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Fences by August WilsonA Pulitzer Prize winner. Garbage collector Troy Maxson clashes with his son over an athletic scholarship.
Gem of the Ocean by August Wilson"No one except perhaps Eugene O'Neill and Tennessee Williams has aimed so high and achieved so much in the American theater."--John Lahr, The New Yorker "A swelling battle hymn of transporting beauty. Theatergoers who have followed August Wilson's career will find in Gem a touchstone for everything else he has written."--Ben Brantley, The New York Times "Wilson's juiciest material. The play holds the stage and its characters hammer home, strongly, the notion of newfound freedom."--Michael Phillips, Chicago Tribune Gem of the Ocean is the play that begins it all. Set in 1904 Pittsburgh, it is chronologically the first work in August Wilson's decade-by-decade cycle dramatizing the African American experience during the 20th century--an unprecedented series that includes the Pulitzer Prize-winning plays Fences and The Piano Lesson. Aunt Esther, the drama's 287-year-old fiery matriarch, welcomes into her Hill District home Solly Two Kings, who was born into slavery and scouted for the Union Army, and Citizen Barlow, a young man from Alabama searching for a new life. Gem of the Ocean recently played across the country and on Broadway, with Phylicia Rashad as Aunt Esther. Earlier in 2005, on the completion of the final work of his ten play cycle-surely the most ambitious American dramatic project undertaken in our history-August Wilson disclosed his bout with cancer, an illness of unusual ferocity that would eventually claim his life on October 2. Fittingly the Broadway theatre where his last play will be produced in 2006 has been renamed the August Wilson Theater in his honor. His legacy will animate the theatre and stir the human heart for decades to come.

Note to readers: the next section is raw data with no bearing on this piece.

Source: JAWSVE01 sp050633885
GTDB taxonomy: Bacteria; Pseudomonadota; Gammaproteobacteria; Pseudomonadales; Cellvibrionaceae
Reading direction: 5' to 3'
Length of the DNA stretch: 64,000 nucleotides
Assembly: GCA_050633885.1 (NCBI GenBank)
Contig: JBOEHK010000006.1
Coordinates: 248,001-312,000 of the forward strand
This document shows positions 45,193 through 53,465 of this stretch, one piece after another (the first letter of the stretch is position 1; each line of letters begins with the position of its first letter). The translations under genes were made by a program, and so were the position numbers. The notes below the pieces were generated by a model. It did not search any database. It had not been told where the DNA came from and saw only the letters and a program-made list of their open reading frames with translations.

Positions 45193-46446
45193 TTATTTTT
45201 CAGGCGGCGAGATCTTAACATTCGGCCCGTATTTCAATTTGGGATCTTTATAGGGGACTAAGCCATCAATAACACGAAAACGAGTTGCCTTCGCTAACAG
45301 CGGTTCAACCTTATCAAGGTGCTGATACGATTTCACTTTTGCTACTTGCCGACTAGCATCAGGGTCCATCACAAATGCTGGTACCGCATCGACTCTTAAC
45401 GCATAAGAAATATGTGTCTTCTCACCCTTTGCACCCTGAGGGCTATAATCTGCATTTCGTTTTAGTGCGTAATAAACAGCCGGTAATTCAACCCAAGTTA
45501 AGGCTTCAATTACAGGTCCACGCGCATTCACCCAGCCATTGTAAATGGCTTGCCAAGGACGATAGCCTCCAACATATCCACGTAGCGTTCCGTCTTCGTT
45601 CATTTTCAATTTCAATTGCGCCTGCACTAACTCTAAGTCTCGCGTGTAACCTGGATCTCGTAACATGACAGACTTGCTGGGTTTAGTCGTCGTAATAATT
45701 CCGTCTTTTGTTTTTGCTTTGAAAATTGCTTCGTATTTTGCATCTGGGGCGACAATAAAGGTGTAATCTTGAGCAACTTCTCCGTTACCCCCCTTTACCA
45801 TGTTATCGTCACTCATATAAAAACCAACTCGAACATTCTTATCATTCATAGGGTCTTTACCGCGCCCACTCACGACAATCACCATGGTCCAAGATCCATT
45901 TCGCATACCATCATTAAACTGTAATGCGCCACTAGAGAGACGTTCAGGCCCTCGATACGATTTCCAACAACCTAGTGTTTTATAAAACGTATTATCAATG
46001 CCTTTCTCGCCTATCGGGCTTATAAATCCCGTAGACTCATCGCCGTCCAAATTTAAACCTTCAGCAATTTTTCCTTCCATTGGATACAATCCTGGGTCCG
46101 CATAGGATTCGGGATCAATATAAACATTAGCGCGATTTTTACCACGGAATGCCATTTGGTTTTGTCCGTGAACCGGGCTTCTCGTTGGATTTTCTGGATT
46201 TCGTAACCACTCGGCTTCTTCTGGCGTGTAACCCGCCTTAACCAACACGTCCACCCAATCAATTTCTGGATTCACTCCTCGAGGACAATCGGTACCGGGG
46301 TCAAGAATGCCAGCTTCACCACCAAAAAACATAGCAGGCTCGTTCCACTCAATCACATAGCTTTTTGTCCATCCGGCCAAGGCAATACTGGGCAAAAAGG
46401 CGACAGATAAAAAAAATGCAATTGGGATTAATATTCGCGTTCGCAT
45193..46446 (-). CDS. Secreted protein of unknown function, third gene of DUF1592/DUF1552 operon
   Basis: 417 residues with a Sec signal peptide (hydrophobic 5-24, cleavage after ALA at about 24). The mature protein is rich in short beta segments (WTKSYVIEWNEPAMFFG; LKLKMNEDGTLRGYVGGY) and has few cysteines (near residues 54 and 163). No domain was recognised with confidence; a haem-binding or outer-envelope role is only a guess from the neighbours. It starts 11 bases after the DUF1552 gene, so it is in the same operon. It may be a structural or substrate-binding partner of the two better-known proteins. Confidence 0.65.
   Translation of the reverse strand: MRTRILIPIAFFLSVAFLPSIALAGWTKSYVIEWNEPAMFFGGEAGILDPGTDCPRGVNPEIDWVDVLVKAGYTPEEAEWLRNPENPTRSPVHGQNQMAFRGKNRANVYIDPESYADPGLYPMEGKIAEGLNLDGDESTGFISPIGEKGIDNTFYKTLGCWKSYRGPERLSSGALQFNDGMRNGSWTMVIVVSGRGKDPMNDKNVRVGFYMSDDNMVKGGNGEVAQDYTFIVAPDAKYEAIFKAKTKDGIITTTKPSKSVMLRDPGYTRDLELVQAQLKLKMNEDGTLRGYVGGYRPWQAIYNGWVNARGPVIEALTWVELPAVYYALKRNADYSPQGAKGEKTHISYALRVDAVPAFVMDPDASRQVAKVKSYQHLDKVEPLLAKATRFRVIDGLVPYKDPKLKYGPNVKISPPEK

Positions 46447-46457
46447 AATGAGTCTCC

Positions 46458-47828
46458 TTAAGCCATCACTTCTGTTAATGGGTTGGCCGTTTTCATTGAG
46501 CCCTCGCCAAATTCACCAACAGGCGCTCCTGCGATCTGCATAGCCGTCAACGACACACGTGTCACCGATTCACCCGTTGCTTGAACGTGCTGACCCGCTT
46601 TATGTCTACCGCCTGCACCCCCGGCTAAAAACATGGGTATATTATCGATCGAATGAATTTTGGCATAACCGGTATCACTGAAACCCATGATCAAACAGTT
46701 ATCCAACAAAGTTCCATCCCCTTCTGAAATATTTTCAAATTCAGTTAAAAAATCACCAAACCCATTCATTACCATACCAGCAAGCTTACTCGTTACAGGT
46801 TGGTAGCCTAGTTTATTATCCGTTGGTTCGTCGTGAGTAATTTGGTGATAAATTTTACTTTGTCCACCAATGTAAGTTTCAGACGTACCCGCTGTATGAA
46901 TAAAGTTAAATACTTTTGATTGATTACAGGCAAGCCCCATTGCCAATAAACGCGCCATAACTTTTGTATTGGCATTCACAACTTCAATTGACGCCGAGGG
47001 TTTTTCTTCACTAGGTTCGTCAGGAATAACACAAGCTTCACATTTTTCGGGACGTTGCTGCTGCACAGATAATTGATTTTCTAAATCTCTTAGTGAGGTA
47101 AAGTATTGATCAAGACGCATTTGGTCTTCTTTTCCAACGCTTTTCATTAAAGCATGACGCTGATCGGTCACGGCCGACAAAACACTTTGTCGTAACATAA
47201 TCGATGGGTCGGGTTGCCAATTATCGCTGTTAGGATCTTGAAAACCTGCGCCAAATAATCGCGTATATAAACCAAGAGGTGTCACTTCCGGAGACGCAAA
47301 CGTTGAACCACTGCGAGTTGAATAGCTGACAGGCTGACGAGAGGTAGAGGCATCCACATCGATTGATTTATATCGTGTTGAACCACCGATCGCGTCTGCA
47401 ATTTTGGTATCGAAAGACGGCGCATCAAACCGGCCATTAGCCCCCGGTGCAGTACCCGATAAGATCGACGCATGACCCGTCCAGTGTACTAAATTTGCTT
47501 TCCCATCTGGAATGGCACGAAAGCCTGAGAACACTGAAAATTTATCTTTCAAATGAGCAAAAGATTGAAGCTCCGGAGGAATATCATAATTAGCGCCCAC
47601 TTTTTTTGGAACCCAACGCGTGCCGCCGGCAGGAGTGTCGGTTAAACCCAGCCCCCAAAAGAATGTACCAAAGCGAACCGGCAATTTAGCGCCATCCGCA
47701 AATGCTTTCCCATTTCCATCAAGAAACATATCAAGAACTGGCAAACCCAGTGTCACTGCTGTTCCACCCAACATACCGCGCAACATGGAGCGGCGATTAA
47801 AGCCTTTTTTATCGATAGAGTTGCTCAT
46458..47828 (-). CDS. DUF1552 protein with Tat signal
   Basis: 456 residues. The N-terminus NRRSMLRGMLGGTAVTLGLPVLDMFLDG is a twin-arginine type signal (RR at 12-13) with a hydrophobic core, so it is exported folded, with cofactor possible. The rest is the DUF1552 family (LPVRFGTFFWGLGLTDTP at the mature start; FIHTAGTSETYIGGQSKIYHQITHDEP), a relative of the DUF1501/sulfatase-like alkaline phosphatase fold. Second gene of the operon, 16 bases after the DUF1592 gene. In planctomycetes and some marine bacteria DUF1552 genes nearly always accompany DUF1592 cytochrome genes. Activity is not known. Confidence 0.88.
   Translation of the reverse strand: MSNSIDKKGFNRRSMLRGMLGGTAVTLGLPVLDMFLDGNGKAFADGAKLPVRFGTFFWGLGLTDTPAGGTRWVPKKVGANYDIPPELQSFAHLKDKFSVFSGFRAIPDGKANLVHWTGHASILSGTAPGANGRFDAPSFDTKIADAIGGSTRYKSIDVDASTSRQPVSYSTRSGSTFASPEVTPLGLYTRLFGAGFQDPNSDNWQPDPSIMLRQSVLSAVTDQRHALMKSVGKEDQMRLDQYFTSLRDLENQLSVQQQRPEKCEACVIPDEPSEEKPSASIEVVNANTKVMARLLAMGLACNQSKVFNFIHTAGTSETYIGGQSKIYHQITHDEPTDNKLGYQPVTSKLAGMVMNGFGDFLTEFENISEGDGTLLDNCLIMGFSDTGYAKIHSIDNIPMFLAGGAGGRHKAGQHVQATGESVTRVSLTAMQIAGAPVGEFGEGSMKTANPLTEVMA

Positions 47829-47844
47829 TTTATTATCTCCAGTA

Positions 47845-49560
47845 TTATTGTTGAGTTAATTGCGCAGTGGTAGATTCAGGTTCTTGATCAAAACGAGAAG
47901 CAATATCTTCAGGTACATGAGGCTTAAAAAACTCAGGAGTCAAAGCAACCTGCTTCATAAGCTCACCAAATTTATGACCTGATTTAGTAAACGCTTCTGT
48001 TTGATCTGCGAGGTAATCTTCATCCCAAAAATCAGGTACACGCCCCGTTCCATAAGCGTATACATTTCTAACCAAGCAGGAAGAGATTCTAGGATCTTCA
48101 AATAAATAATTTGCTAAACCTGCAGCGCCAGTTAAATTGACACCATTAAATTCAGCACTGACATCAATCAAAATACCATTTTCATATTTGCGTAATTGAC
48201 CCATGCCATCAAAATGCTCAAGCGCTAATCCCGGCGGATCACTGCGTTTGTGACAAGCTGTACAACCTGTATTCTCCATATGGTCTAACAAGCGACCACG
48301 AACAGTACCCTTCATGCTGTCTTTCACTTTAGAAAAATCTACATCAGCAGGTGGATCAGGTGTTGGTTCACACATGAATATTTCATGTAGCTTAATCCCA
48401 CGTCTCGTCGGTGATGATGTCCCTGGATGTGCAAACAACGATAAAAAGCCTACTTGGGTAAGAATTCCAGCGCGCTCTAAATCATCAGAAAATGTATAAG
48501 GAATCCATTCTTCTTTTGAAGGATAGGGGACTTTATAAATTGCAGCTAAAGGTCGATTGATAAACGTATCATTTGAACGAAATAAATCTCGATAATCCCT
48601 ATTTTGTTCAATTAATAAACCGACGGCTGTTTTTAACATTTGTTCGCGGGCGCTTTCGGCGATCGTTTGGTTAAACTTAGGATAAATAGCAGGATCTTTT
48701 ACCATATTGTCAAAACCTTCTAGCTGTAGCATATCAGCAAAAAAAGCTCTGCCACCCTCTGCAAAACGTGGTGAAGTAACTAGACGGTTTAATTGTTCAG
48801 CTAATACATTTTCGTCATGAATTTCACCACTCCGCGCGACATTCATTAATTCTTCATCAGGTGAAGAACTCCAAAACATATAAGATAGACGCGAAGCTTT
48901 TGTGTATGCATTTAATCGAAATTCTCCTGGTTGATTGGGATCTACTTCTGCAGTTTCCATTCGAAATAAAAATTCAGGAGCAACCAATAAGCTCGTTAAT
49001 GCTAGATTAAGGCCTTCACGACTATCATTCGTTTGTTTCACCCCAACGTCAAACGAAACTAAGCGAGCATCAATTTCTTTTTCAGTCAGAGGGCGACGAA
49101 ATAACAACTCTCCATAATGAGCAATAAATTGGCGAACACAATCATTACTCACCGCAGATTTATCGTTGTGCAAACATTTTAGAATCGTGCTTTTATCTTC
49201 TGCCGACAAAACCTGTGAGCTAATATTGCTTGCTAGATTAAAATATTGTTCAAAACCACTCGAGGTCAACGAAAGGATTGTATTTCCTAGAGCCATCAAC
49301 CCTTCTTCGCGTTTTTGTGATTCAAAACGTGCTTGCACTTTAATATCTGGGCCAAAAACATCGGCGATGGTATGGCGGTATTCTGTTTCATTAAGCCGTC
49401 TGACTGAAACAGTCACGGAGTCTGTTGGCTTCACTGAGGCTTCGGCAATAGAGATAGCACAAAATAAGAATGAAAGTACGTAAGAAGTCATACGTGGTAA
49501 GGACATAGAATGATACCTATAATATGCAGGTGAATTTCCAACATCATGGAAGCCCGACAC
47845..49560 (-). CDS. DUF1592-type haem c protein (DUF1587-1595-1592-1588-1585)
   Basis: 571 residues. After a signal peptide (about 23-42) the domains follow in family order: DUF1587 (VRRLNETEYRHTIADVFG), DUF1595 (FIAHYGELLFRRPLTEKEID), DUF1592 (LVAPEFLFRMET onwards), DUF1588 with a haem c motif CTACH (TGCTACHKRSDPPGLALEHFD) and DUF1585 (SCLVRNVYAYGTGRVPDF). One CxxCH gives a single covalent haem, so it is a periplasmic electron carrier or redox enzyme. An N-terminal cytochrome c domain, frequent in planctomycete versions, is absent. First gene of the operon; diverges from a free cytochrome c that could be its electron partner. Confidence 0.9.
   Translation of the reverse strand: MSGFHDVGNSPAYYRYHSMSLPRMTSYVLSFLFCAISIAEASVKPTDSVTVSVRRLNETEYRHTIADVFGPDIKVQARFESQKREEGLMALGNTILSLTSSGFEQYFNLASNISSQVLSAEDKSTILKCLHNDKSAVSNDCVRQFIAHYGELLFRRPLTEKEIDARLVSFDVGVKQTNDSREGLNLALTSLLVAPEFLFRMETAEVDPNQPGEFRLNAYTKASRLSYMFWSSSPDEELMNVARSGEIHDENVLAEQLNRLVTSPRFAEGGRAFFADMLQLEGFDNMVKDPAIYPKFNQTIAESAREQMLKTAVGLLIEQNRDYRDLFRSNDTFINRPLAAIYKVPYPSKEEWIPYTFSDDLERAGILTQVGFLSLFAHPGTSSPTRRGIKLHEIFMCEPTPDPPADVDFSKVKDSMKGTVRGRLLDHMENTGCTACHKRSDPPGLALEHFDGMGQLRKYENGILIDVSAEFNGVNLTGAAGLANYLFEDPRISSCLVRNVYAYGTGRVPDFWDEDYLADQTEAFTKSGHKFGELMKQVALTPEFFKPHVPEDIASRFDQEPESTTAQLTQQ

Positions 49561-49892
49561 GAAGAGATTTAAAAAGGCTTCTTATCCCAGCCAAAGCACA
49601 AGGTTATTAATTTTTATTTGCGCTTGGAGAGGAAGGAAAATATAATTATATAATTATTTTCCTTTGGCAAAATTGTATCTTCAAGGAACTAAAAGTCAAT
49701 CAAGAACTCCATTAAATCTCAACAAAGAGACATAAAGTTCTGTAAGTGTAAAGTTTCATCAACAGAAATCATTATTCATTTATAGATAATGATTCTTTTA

Jitney by August WilsonUrban renewal threatens the dingy office of Becker's gypsy cab company, just as his estranged son returns.
Radio Golf by August Wilson"The concluding work in one of the most ambitious dramatic projects ever undertaken . . . a play that could well be Mr. Wilson's most provocative."--Ben Brantley, The New York Times "Radio Golf is a rich, carefully wrought human tapestry that is colorful, playful, thoughtful and compelling."--Ed Kaufman, The Hollywood Reporter Radio Golf is August Wilson's final play. Set in 1990 Pittsburgh, it is the conclusion of his Century Cycle--Wilson's ten-play chronicle of the African American experience throughout the twentieth century--and is the last play he completed before his death. With Radio Golf Wilson's lifework comes full circle as Aunt Ester's onetime home at 1839 Wylie Avenue (the setting of the cycle's first play) is slated for demolition to make way for a slick new real estate venture aimed to boost both the depressed Hill District and Harmond Wilks' chance of becoming the city's first black mayor. A play in which history, memory, and legacy challenge notions of progress and country club ideals, Radio Golf has been produced throughout the country and will come to Broadway this season. August Wilson's plays include Gem of the Ocean, Joe Turner's Come and Gone, Ma Rainey's Black Bottom, The Piano Lesson, Seven Guitars, Fences, Two Trains Running, Jitney, King Hedley II, and Radio Golf. They have been produced at theaters across the country, on Broadway, and throughout the world.